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HS2’s Engine Room

HS2’s Birmingham depot will be the engine room of the entire UK network, bringing 550 local jobs to Saltely in addition to the 2,000 jobs being created by HS2 in the wider Birmingham area.

Aerial view of the depot

The challenge

As a showpiece of UK design and engineering on the global stage, and with the network zero-carbon from day one, HS2 demands unprecedented levels of sustainability in its construction. Another key HS2 mandate is that the design of each piece of its infrastructure—from stations to viaducts to train depots and control centres—is distinguished by references to place and local identity.

Uniting industry and nature

Our landscape-led approach to a secure but highly visible site embedded in an inner-city community turned to the ecosystems of the Washwood Heath locality—a naturalised heathland since the birth of the city but also from 1835–2012 the site of Alstom train works and latterly the Leyland van works.

Industry and nature have never sat in harmony on this site, and the approach is one of repair; restoring and uniting natural and industrial environments. Our ambition is to create a place that is the antithesis of the 19th century railway head—clean, safe and respectful of the people working there. Our masterplanning for intuitive orientation means that on approaching each of the buildings, the view to the east is always of heath seeded from areas along the HS2 line while the view to the west is of operational landscape.

Materiality and Identity

By Alan McCartney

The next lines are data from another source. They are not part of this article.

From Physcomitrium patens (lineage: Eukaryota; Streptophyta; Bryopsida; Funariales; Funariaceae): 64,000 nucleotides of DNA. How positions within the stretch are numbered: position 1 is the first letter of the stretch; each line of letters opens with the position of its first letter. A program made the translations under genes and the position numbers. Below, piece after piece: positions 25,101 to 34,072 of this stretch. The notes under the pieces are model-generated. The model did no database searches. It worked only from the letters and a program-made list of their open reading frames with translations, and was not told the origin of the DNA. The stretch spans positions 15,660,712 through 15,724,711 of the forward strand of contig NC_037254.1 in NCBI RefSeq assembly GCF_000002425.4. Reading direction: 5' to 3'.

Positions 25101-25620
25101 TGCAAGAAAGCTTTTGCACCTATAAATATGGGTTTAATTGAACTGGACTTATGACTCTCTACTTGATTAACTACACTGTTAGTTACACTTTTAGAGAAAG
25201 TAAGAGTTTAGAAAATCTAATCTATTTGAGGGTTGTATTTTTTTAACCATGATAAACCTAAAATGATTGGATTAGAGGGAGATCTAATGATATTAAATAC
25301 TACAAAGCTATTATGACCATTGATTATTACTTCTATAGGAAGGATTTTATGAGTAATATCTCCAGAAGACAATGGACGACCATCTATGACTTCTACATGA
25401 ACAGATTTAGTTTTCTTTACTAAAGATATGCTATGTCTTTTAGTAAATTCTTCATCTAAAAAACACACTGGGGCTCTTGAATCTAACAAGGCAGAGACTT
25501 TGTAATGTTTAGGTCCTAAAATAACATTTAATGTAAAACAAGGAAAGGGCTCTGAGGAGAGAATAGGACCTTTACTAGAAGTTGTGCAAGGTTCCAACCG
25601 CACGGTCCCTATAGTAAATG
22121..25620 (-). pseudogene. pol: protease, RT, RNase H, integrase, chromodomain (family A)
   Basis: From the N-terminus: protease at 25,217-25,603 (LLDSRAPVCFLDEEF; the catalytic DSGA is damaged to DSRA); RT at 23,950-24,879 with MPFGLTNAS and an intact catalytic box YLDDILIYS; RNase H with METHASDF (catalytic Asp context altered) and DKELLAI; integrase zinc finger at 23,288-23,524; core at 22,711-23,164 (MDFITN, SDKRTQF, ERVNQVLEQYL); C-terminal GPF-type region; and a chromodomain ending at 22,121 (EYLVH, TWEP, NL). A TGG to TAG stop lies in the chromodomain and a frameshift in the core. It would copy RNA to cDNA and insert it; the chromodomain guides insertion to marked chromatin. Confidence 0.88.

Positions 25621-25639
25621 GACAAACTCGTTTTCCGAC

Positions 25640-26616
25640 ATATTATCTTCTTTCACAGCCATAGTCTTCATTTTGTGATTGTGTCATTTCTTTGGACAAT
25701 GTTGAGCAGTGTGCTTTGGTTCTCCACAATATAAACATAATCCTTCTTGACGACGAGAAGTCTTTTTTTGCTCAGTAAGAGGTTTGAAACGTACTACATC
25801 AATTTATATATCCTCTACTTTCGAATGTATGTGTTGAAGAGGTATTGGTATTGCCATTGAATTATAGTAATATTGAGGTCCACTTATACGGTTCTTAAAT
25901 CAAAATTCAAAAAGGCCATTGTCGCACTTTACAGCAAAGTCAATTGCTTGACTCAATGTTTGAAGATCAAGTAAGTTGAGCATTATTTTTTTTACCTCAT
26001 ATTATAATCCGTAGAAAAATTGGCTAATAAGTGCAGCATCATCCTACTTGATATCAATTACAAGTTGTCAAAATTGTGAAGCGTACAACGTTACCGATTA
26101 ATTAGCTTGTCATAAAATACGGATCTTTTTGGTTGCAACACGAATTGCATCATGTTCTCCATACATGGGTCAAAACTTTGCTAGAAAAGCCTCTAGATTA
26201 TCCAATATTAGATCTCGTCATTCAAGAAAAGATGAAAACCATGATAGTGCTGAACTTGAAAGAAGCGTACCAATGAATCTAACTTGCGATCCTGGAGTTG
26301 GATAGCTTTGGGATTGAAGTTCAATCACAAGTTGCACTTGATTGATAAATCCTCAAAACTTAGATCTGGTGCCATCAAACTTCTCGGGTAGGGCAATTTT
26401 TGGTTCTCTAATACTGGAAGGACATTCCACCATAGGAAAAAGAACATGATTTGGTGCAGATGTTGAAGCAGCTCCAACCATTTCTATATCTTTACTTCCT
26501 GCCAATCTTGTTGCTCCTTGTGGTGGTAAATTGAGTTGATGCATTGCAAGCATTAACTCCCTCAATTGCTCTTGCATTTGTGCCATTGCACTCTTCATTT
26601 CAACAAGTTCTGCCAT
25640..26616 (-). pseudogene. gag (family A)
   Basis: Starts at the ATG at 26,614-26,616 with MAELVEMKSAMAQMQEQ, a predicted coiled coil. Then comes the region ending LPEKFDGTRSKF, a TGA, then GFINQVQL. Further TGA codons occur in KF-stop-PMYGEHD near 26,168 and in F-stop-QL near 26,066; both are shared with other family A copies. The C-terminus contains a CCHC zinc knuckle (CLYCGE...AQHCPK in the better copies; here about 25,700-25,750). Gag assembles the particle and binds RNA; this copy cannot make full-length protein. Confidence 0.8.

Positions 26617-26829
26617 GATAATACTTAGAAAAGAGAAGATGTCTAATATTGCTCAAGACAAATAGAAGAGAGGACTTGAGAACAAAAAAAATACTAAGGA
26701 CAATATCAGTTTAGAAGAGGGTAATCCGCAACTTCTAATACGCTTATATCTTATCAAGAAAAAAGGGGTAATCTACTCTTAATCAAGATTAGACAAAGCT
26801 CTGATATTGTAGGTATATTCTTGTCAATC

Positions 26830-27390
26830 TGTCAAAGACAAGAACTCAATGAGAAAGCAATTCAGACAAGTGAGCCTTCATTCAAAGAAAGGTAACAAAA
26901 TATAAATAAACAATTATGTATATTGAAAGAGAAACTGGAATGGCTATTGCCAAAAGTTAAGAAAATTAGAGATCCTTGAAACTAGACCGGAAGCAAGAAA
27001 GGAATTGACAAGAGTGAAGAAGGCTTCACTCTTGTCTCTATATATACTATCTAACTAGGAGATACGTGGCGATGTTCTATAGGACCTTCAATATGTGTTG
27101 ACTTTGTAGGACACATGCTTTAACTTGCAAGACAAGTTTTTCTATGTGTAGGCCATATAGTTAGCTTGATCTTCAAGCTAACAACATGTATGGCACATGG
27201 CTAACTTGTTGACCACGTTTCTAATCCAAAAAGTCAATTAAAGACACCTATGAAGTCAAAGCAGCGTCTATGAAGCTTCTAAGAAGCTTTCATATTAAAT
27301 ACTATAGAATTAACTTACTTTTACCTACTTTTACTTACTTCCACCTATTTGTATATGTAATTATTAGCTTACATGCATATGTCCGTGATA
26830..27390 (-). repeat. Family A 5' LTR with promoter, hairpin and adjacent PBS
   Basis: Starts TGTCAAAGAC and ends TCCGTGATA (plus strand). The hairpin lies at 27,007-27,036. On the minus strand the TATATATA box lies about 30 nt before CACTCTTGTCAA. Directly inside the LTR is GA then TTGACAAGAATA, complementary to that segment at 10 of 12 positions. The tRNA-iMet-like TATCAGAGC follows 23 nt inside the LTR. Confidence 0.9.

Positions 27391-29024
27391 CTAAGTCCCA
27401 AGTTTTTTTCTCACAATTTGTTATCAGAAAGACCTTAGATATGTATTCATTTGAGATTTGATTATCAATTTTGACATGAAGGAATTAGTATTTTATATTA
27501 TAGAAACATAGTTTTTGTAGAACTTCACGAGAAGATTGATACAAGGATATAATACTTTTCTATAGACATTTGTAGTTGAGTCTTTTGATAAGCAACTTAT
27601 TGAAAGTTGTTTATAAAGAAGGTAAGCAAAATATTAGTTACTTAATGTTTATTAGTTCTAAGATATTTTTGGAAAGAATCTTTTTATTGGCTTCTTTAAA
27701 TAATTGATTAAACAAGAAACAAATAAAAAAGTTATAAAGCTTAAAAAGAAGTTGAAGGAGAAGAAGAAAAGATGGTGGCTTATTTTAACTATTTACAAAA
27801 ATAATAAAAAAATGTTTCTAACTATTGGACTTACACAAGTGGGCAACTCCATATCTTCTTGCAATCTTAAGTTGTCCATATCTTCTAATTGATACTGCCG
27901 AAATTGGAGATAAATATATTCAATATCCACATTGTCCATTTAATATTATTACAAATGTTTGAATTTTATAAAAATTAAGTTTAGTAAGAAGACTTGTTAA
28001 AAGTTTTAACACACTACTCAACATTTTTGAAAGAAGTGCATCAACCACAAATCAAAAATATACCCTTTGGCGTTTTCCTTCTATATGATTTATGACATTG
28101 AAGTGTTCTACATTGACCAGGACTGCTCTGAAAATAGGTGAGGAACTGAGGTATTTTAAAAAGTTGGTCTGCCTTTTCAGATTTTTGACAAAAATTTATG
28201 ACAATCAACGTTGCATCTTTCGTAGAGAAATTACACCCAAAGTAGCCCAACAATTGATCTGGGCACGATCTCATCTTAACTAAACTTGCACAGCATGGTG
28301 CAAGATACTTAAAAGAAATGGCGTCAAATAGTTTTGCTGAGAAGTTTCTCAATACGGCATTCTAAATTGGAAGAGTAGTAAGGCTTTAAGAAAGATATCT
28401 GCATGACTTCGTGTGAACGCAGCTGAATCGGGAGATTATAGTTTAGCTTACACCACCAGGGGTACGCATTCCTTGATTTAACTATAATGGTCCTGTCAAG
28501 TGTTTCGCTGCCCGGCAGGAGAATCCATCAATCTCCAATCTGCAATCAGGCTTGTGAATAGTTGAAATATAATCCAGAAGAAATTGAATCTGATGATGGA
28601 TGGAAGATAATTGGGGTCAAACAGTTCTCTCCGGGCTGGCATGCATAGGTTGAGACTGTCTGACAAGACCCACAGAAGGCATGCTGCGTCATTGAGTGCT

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People, technology and innovation

The Birmingham depot has three core functions: it provides a stabling yard that the entire fleet passes through at least once a day; it is the central workshop for heavy repairs to rolling stock; and it acts as mission control for the HS2 network across the UK. In response, the brief called for three primary buildings distributed across the narrow, 1.85 km-long site—equivalent in size to one eighth of Birmingham city centre.

Our design employs a language of simply expressed, industrial-scaled forms demonstrating clear structural logic in robust, hardworking materials. A common palette of burnished earth tones helps to embed an identity of place across the complex of 13 buildings in total. Visual transparency is a foundational architectural principle, and spaces are organised around sightlines of trains as they move in, out and around the buildings. The buzz of activity on the workshop floor—a lab-like environment scaled to fit full-length trains—is on display from glazed office and canteen areas, while at night the buildings will shine out their industry from glazed gable ends.

Staff training is fundamental to the depot’s remit, and education spaces are fully integrated with core functions so that simulator training, for instance, is co-located with the home base of working drivers in spaces overlooking the stabling tracks.

The main brain of the network sits within its own compound and houses 100 key staff working in operational control or as part of HS2’s rapid response teams. Employee wellbeing is taken seriously, and the triple security, natural-timber interior provides breakout space and faith zones as well as a west-facing roof terrace with fantastic views across Birmingham’s skyline. Visiting dignitaries will be greeted in an embassy-like environment on the top floor, with a bird’s eye view of the astonishing landscape of transport in the 21st century.

Client HS2
Location Washwood Heath, Birmingham
Size 32 ha
Status Current
Alan McCartney
Daniel Mulligan
Glenn Howells
Stephen Jackson
Lina Geseviciute Aman Ali
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